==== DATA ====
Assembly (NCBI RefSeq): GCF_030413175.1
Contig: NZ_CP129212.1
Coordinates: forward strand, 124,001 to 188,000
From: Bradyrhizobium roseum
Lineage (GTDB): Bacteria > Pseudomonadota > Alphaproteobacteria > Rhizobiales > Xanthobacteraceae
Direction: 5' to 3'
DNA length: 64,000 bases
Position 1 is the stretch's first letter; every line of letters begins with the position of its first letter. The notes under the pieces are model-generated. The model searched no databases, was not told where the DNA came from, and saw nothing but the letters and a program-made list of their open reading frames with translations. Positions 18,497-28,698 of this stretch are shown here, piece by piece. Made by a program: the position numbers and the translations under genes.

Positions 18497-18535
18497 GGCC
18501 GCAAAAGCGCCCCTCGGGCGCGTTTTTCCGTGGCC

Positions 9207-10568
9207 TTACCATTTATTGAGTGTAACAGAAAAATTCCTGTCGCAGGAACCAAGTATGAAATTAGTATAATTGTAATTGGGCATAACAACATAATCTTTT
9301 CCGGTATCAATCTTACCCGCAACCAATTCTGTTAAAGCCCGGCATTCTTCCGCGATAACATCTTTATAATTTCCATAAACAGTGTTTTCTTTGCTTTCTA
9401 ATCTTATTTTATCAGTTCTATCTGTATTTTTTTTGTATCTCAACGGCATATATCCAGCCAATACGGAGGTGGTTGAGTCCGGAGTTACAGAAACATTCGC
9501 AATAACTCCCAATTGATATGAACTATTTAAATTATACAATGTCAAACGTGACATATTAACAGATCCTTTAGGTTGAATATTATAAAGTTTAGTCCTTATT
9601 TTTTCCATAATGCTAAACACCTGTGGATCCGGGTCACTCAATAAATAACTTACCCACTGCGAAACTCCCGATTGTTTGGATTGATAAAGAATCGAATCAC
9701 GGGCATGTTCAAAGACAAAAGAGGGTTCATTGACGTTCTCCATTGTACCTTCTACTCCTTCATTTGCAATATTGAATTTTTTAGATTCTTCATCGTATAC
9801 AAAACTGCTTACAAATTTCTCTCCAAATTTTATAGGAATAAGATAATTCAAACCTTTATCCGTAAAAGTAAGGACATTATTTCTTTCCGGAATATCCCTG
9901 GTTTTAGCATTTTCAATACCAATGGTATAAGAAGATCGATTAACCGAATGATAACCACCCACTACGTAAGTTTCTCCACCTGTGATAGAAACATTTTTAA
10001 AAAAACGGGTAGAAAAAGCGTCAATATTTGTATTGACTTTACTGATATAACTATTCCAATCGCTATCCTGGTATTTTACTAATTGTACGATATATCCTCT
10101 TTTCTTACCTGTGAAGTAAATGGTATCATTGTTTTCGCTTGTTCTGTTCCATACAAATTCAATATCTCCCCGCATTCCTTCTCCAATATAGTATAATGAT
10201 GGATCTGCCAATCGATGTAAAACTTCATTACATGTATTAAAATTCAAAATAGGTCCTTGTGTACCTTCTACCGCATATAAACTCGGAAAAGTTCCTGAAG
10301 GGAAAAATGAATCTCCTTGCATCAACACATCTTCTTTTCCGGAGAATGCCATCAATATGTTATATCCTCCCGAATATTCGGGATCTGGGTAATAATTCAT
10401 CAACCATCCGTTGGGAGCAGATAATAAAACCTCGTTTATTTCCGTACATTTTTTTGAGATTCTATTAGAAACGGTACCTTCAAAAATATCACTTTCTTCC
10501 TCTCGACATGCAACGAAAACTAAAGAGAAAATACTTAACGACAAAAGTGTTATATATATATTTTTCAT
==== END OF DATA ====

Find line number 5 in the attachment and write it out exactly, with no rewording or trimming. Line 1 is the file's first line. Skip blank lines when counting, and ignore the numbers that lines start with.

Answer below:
Lineage (GTDB): Bacteria > Pseudomonadota > Alphaproteobacteria > Rhizobiales > Xanthobacteraceae